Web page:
Paying for your own social care (self-funding)
Funding your own care
You are a self-funder if you pay the full cost of your adult social care and support. This might be:
- care at home
- residential care
Paying the full cost of care
You pay the full cost if:
- you have more than £23,250 in savings, shares, or bonds
- you are not eligible for social care and support under the care act 2014
- you have not given us the information we need for a financial assessment
It is good to get independent legal or financial advice if you are planning to pay for your care.
Independent Financial Advisers (IFAs) can help. You are likely to pay for their advice.
Make sure you get the benefits you are entitled to
You can claim benefits for several reasons, including if you:
- have a long-term illness or disability
- care for someone
- are over pension age
Stay fit, active and safe
The average self-funder in Dorset pays over £850 a week for residential care.
We want to help you stay independent for as long as possible. This will help you remain at home for longer and will save you money.
Contact us if you need more support
Phone Dorset Council on 01305 221000.
In a crisis, we will try to prevent your situation from getting worse.
You may need an assessment of your care and support needs. We will talk about what is going well, and where you might need more help. We will write a support plan.
Think about alternatives to a care home
It is useful to have an assessment before you move into residential care. We may be able to suggest alternatives to a care home.
- extra-care housing
- supported living
- shared lives
Every care home is inspected by The Care Quality Commission (CQC). You can read care home inspection reports on the CQC website.
The value of your house can help with residential care
We will work out how much you must contribute toward the cost of your care. We will not take your home value into account if you own your house and if:
- your care is temporary
- your spouse, partner, or relative under 60 still lives there
If we take the value of your home into account, you can ask for a deferred payment agreement.
This is a loan from the council. The council will pay part of your care and support bills. This can last until your death, or you can use it for a shorter time and then sell your home when it is convenient.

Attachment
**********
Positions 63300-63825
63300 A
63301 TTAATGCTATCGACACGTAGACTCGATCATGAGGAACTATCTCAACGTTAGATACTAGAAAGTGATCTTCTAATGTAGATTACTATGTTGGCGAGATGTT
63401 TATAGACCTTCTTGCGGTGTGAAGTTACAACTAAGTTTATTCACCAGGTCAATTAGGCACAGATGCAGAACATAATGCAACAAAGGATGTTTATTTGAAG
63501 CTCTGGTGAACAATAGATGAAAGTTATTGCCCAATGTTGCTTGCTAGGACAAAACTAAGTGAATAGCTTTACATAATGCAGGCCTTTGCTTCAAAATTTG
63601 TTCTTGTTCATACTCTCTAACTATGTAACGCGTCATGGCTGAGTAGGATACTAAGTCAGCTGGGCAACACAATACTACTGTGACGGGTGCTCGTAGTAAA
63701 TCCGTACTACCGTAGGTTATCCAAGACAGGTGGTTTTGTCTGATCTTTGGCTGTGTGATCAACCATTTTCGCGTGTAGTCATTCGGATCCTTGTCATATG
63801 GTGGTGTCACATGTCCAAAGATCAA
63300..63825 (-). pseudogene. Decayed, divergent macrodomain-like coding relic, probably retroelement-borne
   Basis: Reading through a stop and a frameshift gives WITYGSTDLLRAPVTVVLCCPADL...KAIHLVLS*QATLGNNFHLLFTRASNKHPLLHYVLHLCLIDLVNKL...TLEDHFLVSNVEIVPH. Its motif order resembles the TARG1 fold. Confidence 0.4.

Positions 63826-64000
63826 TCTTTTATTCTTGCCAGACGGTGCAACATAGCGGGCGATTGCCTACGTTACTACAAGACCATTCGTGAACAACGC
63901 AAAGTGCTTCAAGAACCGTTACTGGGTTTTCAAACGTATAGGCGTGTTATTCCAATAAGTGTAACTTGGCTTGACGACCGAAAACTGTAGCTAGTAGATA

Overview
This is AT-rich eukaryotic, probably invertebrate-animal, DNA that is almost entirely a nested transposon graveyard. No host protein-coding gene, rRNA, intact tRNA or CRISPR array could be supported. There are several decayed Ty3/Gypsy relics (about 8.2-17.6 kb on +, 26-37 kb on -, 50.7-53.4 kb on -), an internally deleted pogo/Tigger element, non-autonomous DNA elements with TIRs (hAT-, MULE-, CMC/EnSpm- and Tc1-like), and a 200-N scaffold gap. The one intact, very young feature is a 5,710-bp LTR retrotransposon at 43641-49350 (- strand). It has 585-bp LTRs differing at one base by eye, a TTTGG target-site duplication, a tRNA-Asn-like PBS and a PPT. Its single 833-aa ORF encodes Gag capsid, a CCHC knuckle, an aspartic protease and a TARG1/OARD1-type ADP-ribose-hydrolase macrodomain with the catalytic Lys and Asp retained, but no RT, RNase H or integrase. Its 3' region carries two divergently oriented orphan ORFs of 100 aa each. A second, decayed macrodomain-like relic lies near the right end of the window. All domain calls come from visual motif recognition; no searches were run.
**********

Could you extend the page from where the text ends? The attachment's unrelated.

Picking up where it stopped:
Read more information about the deferred payment agreement scheme.
Ask us for a financial assessment
It is good to get an assessment if your savings are below £23,250. Your assessment will give you a personal budget. This is the money you can use to pay for your care.
If your care home costs more than your personal budget
If your care home costs more than the amount in your personal budget, you will have to either:
- move to a cheaper home
- ask someone to pay the difference called a top-up payment
A family member can pay the top-up amount. If the person stops paying the top-up, you may have to move to a cheaper care home.
If there are no affordable care homes, you will not have to pay the top-up.
Make a lasting power of attorney
A lasting power of attorney (LPA) means you can choose one or more than one person to make decisions for you if you are unable to make your own decisions in the future.
The best time to arrange a lasting power of attorney is before you need it.
There are two types of LPA:
- health and welfare
- property and finances
Organisations who can help
Our adult care directory provides a range of information about local services and opportunities.
- support groups
- equipment to help you stay independent
- meals delivered to your home
You can also call us on 01305 221000.
Contact Citizens Advice
Citizens Advice is a network of charities that offers free, confidential advice about many kinds of problems. The advice is provided online, over the phone and in person.
Phone: 03444 111 444